St. Patrick's Day is again upon us and soon all the Irish and would-be Irish will be celebrating in traditional ways. Americans have really taken good old St. Pat to heart, snakes and all, but I wondered how the holiday is celebrated back on the Old Sod.
So, I asked the most Irish person I know, Peter McGowan, the leader of the band Finn Mac Cool. McGowan, a Valley resident who is only nine years removed from the Emerald Isle, says the holiday is more of an urban thing back home.
"In the cities, there are major parades, but in the country, there's not much going on," he said. "There's not much attention paid to it. Americans keep these traditions alive."
Finn Mac Cool, a Celtic-influenced rock band, is busy this holiday weekend. Friday, they're playing at Molly Malone's over the hill; Saturday, they're at Ireland's 32 in Van Nuys; Sunday afternoon at the Raven Playhouse in NoHo; Sunday night, Club Sirius in Beverly Hills; and Monday, the holiday itself, they'll be at Ireland's 32 again. Their busy schedule does not surprise me.
I first heard Finn Mac Cool about a year ago. I thought their tape was good, but I was blown away by their live performance. Their music blended the instrumentation of Celtic folk music with rock music intensity. All four members of the band--bassist McGowan, singer Swan Montgomery, guitarist Chris Field and percussionist Mark Griskey--were excellent musicians, their tunes were interesting and their presentation passionate. In the words of Ira Gershwin, who could ask for anything more?
Since then, the band has gone through major personnel changes. So major, in fact, that the only member remaining from the old band is McGowan himself. The breakup involved differences over musical visions, goals and perspectives.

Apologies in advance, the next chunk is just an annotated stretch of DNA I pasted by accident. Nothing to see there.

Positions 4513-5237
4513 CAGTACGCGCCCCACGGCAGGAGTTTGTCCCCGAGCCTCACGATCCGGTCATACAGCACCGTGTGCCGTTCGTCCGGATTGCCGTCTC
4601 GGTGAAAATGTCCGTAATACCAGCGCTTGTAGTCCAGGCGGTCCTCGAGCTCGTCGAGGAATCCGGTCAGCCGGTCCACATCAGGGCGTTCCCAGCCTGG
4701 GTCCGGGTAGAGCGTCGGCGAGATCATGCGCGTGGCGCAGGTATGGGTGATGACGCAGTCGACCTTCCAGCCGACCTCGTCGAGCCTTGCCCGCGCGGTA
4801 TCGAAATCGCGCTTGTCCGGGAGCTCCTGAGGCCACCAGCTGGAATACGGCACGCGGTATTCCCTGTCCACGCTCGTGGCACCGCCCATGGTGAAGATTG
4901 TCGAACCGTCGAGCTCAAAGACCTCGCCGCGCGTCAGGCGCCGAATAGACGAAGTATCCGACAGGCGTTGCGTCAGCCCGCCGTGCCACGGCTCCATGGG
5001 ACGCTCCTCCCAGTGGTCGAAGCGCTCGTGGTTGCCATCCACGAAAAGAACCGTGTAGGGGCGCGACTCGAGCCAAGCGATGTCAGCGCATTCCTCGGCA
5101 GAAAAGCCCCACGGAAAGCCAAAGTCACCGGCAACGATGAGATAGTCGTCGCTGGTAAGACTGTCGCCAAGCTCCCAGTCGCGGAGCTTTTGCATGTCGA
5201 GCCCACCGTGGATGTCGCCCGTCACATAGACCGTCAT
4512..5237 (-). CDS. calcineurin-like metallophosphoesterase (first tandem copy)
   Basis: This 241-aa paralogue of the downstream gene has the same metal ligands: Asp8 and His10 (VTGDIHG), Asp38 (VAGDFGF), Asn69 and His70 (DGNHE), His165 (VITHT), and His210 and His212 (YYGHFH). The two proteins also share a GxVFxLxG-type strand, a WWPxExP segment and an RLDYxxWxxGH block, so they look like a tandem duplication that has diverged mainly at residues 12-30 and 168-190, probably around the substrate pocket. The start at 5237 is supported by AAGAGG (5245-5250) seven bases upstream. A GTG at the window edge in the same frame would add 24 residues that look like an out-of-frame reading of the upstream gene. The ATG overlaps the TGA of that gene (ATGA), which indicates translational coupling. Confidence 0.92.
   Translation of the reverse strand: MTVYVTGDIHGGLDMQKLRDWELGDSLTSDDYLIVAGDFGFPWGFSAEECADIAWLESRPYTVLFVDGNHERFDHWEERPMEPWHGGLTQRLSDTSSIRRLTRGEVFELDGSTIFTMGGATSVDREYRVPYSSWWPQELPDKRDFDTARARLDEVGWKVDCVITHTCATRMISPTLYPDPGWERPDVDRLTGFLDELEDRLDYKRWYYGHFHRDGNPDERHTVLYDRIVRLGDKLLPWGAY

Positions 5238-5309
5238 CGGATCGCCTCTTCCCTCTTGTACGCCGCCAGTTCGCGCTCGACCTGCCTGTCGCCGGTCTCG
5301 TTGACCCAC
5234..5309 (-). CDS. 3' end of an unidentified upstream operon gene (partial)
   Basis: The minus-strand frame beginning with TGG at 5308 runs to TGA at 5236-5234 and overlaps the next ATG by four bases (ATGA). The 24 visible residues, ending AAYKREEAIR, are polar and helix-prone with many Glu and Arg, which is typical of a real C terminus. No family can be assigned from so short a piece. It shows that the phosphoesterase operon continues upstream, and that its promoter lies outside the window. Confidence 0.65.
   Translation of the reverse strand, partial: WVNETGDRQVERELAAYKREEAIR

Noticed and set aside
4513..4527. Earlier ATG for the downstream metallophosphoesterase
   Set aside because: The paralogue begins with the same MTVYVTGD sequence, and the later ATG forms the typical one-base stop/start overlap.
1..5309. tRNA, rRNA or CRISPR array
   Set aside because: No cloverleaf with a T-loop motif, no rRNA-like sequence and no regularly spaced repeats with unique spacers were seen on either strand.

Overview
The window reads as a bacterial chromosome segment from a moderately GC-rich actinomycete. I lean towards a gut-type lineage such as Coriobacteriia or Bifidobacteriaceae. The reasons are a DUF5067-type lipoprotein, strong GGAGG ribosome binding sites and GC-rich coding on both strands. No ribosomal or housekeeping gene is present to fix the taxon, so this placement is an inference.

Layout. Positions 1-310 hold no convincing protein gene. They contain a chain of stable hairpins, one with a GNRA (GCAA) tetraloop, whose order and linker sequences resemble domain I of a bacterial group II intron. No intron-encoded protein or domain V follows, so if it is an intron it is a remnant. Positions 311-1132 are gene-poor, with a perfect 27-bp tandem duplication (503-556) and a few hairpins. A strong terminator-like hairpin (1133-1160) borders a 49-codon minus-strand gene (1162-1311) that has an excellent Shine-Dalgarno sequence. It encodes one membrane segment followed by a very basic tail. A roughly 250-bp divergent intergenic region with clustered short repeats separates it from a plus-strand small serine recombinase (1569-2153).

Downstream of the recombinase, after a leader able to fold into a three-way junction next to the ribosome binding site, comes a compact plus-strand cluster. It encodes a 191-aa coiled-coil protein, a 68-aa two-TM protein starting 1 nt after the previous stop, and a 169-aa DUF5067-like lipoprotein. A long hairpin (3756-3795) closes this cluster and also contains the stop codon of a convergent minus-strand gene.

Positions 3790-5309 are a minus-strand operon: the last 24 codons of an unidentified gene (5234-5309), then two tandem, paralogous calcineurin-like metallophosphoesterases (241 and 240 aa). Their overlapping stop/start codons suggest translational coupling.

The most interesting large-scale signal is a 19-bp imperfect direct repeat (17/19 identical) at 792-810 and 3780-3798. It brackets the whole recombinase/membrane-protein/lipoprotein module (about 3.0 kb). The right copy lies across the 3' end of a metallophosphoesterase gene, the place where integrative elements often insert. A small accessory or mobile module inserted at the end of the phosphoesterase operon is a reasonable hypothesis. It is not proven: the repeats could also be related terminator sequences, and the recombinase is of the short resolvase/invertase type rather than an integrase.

"We've added different instruments," McGowan said. "But, musically, it's going in the same direction."
The new band consists of McGowan and three female musicians. Even before the first band's breakup, McGowan wanted to include an Irish fiddler in the instrumental mix. He finally found one in Lovely Previn, the daughter of internationally renowned composer-conductor Andre Previn. He then added Myrna Neuberg on percussion and Marta Collier on Irish penny whistle. Additionally, he still writes much of his music with his wife, Kathleen.
For McGowan, who began his musical career in a family band with six sisters, working with all these women seems like going home.
"It's wonderful, they've all been lovely," he said. "They're more in tune with this type of music."
McGowan said that, considering Ireland's history, it's not surprising that Irish music is often about tragedy and struggle, but it's also about survival.
"That's the strength of the Irish people," he said. "It's the same passion expressed in the music which kept the culture alive."
McGowan said his vision has always been to bring Irish music to contemporary audiences, but without losing its original passion.
"I do try to make the music more accessible, without swaying too much to that side," he said. "But I do love taking the songs in a different direction than people expect."
* Finn Mac Cool plays Saturday night and Monday afternoon at Ireland's 32, 13721 Burbank Blvd., Van Nuys, (818) 785-4031; Sunday afternoon at the Raven Playhouse, 5233 Lankershim Blvd., North Hollywood, (213) 462-6844.
Fata Morgana, a band with a name rooted in Celtic mythology, will have a record release party for their new CD, "Fatology," Saturday night at the Rock in Canoga Park.
The band started out about seven years ago with the name Mirage but morphed into Fata Morgana about four years ago. Interestingly enough, Fata Morgana is a type of mirage, reflected on the surface of the sea, that's named for Morgan le Fay, the mysterious sorceress of the King Arthur legends.
Guitarist John Gregory said his band likes the name because of the imagery it suggests. He describes his band's music as somewhere between what radio programmers would call "alternative rock" and "active rock."
"Nothing glamorous, weird or quirky, we're in for the long haul," Gregory said. "Our strengths are our melodies and our hooks."
He's right about that. Fata Morgana plays its own brand of melodic '90s rock. "The song has got to grab you and lead you down a path," Gregory said. "If we can break down the wall of the industry, we'll have a good shot."
* Fata Morgana has its record release party at 8 p.m. Saturday at the Rock, 7230 Topanga Canyon Blvd., Canoga Park. (818) 347-7668.